East Texas to Become Europe’s Wood Basket
A Beaumont Enterprise Article
January 30, 2012
Beaumont, Texas—The region of East Texas once considered behind the “Pine Curtain” is now becoming the “wood basket.”
That “wood basket” describes a 75-mile radius from a wood-pellet mill to be built south of Woodville by a company called German Pellets.
The “basket” is a swath of East Texas timber country that provides the raw material with which to make wooden pellets, which are about the size of a dowel that might be used in furniture-making.
However, instead of joining legs to a table, the dowel-sized pellets are heading to the furnaces of electric power-generating plants in Europe. There, they will help replace coal.
German Pellets is making an investment of about $100 million at the former North American Procurement Co. plant about two miles south of Woodville, said Tyler County Judge Jacques Blanchette.
North American Procurement Co., or NAPCO, sold its shipping mill and acreage to German Pellets, which will demolish parts of the existing mill and build a pellet-making plant in its place. The pellets are produced from logged trees.
The new manufacturing plant and the existing timber activities that will support it amount to between 250 and 300 jobs, Blanchette said.
Tyler County Commissioners Court approved a 10-year tax abatement for the plant, offering a first-year abatement of 90 percent on improvements which goes down to 10 percent in the final year.
German Pellets still must secure applicable state permits to operate, which are expected at the earliest in February.
Peter Liebold, the Wismar, Germany-based company’s chief executive, said in a prepared statement that wood pellets are a “fuel of the future” and he expects European consumption to increase to between 15 million and 25 million metric tons per year by 2020. A metric ton is equal to 2,204 pounds. Current European consumption is 11 million metric tons.
The Woodville plant’s output is expected to be about 500,000 metric tons per year when production begins in 2013.
“The market for industrial-grade pellets will continue to experience especially strong growth due to coal-fired power plants switching from coal to pellets,” Liebold said.
Canada is Europe’s largest supplier at 1 million metric tons last year. However, Canada is expected to keep a larger percentage of its production for its own power generation, Liebold said.
German Pellets’ production in Woodville will be shipped through local ports, Liebold said.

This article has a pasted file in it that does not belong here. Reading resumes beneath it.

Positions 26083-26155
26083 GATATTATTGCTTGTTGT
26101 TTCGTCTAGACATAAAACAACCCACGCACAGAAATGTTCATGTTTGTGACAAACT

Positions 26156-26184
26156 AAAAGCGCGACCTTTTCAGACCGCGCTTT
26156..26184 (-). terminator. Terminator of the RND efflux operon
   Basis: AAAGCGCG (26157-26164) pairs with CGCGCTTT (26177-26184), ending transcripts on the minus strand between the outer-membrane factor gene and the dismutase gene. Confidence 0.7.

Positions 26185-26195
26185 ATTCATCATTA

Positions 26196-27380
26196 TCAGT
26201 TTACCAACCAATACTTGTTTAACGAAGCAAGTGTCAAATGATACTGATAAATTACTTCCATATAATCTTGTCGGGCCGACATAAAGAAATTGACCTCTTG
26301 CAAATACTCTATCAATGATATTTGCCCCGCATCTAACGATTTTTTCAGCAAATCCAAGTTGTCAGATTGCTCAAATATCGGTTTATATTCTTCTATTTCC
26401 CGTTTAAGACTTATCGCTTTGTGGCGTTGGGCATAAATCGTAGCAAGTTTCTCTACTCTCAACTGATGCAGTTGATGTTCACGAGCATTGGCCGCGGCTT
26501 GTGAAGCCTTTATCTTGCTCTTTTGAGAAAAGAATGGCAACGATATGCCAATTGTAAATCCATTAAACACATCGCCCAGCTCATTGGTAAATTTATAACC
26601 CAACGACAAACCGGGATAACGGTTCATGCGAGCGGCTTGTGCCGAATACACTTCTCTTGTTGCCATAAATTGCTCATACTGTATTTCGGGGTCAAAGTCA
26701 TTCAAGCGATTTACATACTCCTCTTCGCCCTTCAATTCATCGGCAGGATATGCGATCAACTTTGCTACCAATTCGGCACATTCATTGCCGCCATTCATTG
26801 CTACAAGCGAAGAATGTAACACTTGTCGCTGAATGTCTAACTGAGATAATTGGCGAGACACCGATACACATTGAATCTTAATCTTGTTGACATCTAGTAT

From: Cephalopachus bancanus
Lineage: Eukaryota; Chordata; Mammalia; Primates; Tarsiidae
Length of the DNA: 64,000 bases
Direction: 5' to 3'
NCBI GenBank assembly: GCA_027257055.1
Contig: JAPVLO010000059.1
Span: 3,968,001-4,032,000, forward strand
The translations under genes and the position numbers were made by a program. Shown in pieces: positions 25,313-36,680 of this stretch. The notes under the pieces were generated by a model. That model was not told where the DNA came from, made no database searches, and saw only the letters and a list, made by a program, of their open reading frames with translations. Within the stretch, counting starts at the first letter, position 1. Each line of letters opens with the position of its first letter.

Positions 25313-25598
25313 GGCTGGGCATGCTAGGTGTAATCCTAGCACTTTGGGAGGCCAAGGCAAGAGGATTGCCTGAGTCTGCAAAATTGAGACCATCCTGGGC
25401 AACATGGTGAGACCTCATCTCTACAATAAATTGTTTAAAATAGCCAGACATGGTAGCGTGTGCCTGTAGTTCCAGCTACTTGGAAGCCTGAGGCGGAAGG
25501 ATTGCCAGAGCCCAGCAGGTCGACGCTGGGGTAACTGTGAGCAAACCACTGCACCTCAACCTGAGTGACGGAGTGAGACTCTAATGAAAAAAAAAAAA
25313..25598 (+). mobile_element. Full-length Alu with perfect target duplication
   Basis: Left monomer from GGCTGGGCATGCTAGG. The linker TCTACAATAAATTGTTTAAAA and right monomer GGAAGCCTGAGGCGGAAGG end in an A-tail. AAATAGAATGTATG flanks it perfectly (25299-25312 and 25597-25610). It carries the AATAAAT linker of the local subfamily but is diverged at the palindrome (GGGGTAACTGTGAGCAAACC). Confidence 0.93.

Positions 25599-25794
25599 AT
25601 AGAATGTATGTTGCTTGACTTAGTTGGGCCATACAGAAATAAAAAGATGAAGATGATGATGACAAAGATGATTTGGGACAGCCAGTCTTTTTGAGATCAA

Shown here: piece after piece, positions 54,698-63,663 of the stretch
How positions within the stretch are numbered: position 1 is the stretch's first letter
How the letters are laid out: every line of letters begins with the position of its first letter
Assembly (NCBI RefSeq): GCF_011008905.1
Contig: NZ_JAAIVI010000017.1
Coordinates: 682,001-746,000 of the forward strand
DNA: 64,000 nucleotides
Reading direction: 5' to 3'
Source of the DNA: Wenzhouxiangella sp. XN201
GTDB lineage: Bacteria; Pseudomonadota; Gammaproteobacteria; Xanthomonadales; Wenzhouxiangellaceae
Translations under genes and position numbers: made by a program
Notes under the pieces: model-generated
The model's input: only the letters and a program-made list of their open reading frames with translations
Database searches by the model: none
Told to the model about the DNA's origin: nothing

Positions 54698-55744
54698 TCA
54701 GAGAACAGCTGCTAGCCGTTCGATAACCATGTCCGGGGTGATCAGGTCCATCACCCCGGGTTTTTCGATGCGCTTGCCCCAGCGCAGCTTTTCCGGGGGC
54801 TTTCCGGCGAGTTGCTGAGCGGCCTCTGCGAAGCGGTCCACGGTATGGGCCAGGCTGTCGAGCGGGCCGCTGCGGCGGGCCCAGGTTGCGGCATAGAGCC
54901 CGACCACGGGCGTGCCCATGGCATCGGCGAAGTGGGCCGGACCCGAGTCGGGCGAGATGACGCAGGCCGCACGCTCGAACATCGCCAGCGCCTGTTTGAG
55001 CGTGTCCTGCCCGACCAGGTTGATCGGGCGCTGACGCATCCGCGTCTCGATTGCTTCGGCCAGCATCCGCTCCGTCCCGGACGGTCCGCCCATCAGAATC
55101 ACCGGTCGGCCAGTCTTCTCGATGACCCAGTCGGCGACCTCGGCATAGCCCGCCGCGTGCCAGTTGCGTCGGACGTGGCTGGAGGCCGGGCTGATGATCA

A Houston-based company, Zilkha Biomass Fuels, is producing what it calls “black pellets” from a plant in Crockett. Zilkha shipped 6,000 metric tons of pellets from the Port of Beaumont to a customer in Europe in December as part of a test run, said Zilkha logistics coordinator Zoe Russell.
Zilkha said its patented process to make black pellets makes them waterproof, pre-drying them to reduce moisture content. Unlike white pellets, which can disintegrate on exposure to rain or snow, the black ones can be stored outdoors, the company contends.
The Crockett plant is capable of producing 40,000 metric tons per year, Russell said. If the company decides to expand to commercial scale, it could go to as much as 300,000 metric tons per year, she said.
One of the Port of Beaumont’s warehouses is filled with black pellets from Zilkha. The pellets have an earthy aroma, not as sharp as roasting coffee beans, but still noticeable. There isn’t any dust, but the pellets spill through crevices in the concrete walls of the bins where they are stored.
At a recent Port of Beaumont commissioners meeting, board member Henry Nix referred to a recent book titled “Back to Work” by Bill Clinton, in which the former president talks about the wood pellet business as an opportunity for American export and domestic jobs.
Nix is not alone in encouraging the wood pellet business. The Port of Port Arthur also is interested, said Orlando Ciramella, its director of trade development.
“We’re close to signing an agreement,” Ciramella said.
He said both ports can benefit because they are close to the source of timber and where pellet mills are being built.
“That makes it really feasible,” he said.